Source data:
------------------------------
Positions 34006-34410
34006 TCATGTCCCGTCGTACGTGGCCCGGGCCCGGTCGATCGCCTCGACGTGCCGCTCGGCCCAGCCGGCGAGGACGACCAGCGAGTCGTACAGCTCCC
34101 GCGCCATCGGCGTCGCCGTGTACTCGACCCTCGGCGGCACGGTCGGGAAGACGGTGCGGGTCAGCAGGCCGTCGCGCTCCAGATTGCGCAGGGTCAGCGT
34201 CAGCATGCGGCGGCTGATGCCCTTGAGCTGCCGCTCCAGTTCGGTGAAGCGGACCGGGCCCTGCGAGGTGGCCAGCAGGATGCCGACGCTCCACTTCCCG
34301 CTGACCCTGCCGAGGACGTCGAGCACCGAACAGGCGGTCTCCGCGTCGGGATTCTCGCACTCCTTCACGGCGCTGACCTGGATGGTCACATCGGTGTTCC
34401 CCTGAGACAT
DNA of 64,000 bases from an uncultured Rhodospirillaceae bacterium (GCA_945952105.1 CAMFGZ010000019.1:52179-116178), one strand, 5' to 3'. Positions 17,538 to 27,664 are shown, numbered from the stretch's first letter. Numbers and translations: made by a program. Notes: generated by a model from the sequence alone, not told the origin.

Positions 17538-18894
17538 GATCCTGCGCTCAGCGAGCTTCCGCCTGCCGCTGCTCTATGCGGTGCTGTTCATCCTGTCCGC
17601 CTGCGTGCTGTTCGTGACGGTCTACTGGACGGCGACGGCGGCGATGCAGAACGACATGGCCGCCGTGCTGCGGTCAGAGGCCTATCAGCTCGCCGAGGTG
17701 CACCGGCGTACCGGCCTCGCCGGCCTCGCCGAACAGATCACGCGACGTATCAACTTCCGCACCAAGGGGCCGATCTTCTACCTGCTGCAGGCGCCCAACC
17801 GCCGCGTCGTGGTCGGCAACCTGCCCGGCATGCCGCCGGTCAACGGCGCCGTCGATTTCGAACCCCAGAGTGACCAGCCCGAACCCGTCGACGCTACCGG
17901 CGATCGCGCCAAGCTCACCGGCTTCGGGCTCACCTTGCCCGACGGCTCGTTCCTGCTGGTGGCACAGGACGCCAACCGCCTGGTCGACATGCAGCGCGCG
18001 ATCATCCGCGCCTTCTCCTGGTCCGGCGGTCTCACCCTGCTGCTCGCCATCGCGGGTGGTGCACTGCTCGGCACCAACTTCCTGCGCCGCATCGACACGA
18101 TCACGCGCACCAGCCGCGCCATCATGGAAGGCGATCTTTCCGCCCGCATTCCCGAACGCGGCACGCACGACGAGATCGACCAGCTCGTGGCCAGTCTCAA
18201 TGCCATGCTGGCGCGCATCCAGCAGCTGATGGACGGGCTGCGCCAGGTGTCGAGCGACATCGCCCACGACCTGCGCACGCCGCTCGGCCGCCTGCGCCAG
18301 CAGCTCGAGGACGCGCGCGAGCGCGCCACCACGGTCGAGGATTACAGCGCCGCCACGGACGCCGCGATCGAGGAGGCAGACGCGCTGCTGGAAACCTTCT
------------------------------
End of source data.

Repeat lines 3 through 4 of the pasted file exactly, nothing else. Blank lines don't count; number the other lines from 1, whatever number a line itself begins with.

34101 GCGCCATCGGCGTCGCCGTGTACTCGACCCTCGGCGGCACGGTCGGGAAGACGGTGCGGGTCAGCAGGCCGTCGCGCTCCAGATTGCGCAGGGTCAGCGT
34201 CAGCATGCGGCGGCTGATGCCCTTGAGCTGCCGCTCCAGTTCGGTGAAGCGGACCGGGCCCTGCGAGGTGGCCAGCAGGATGCCGACGCTCCACTTCCCG